England for the new colony. The ships first landed in Botany Bay on January 18,

1788 but found it unsuitable for a colony. They then moved north to Port

Jackson, one of the world’s best natural harbors. The settlement was started on

January 26 which is now celebrated every year as Australia day. The settlement

was later named Sydney after Britain’s secretary, Lord Sydney. Lord Sydney was

responsible for the entire colony.

The first European immigrants brought with them their livestock, plants,

and traditional ways. Much of this was not suitable for Australian conditions.

They also brought with them cultural beliefs including the Christian belief that

man was superior to the rest of creation and had the God given right to exploit


The Europeans believed that the Aborigines were inferior and refused to

use the knowledge that they had acquired about the environment. They began a

campaign of genocide with bullets, diseases, and even poison. With few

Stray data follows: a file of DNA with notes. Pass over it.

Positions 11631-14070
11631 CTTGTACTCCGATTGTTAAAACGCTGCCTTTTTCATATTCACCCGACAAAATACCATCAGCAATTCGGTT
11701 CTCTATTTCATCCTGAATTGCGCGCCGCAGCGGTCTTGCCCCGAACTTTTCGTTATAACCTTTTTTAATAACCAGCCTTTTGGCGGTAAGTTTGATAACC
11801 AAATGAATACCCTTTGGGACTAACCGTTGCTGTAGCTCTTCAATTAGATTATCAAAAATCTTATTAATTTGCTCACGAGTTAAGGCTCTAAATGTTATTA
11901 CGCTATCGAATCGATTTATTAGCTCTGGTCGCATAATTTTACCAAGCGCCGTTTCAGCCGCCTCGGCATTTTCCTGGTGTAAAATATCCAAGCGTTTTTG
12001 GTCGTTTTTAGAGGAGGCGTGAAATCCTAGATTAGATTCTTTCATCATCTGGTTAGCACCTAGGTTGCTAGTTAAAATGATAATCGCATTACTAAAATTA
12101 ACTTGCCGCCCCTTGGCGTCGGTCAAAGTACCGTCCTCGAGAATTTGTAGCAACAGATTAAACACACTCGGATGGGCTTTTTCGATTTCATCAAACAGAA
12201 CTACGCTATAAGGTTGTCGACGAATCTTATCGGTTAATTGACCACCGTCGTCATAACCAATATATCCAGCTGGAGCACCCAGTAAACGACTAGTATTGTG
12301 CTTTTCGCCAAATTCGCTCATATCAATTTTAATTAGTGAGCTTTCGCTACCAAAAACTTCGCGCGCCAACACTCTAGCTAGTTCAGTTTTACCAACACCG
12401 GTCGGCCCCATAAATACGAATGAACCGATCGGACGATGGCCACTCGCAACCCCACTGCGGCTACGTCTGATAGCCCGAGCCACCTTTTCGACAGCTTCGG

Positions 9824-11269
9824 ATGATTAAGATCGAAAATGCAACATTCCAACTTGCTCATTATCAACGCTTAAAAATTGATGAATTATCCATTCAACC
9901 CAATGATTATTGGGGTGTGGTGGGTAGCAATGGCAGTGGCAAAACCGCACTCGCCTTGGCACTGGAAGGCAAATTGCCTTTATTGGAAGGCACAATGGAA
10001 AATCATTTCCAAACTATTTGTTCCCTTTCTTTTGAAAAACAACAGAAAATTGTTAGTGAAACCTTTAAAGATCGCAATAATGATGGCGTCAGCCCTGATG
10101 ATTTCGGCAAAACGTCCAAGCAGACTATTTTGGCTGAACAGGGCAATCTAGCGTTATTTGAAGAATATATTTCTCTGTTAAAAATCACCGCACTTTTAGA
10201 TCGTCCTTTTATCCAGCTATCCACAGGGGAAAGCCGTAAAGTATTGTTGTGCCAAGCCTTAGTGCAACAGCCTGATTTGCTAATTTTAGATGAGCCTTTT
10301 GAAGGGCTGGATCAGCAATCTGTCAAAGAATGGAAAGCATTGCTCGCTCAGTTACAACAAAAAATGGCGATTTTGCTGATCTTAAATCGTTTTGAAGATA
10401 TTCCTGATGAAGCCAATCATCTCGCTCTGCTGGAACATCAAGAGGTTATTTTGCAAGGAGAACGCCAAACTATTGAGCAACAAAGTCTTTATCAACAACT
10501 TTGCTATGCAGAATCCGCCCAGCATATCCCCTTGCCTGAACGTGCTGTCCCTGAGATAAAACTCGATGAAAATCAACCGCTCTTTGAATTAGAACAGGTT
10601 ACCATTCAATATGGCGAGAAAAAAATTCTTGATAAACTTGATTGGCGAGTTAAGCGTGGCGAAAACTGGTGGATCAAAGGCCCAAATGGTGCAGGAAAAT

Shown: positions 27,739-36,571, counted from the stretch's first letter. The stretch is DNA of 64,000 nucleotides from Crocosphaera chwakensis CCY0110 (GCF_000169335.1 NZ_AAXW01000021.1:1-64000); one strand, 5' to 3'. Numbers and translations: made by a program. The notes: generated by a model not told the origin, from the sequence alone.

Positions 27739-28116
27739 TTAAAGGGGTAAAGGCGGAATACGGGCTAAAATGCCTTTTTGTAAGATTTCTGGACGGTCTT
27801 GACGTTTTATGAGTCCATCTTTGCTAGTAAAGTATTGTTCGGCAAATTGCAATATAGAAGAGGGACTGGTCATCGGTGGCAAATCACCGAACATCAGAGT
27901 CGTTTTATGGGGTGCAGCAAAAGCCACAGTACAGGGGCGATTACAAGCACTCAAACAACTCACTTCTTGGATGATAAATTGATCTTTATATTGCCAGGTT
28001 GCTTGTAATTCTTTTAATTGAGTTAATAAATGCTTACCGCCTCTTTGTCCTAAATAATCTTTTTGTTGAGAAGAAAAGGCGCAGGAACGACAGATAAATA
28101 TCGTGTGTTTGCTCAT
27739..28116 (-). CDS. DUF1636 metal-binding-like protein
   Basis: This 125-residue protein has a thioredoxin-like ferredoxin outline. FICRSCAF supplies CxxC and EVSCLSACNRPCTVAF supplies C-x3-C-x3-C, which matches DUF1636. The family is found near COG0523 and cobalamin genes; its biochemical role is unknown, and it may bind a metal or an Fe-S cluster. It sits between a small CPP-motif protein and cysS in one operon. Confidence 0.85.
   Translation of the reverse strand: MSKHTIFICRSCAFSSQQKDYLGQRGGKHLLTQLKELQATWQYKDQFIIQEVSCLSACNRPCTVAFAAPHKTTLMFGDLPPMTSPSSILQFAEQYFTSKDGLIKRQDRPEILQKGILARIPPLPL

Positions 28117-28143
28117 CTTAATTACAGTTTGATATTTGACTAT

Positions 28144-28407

Aborigine survivors the practice of periodic burning came to an end. This led

to many of the plants and animals which had become dependent on this regular

burning to die off.

Sheep ranching quickly became a major agricultural practice in Australia.

By 1860 over 20,000,000 sheep were grazing and by 1890 there were over

100,000,000 spread over the entire continent. Sheep graze in large herds and

their hooves destroy the fragile soil by trampling it down so hard that roots

and water can not easily get through it. Over grazing quickly led to soil

erosion turning pastures into dust bowls. This also led to the overgrowth of

tougher plants, some of which were poisonous. Destruction of the grazing land

also effected many of the small native animals such as bandicoots which had

depended on it for food and cover.

The European rabbit has also been able to thrive in Australia at the

expense of the environment. They were first introduced by a squatter named

Thomas Austin who had 24 rabbits sent to him in 1859. He used them for breeding

and also released some to hunt. The rabbits found that there was plenty of good

food and liked the sandy soil for burrowing. They reproduced rapidly and

quickly took over and replaced other native animal species. Large stretches of

the country became scarred from the burrowing and barren from the rabbits eating

the vegetation in sight.

The water buffalo is another non-native animal which has caused several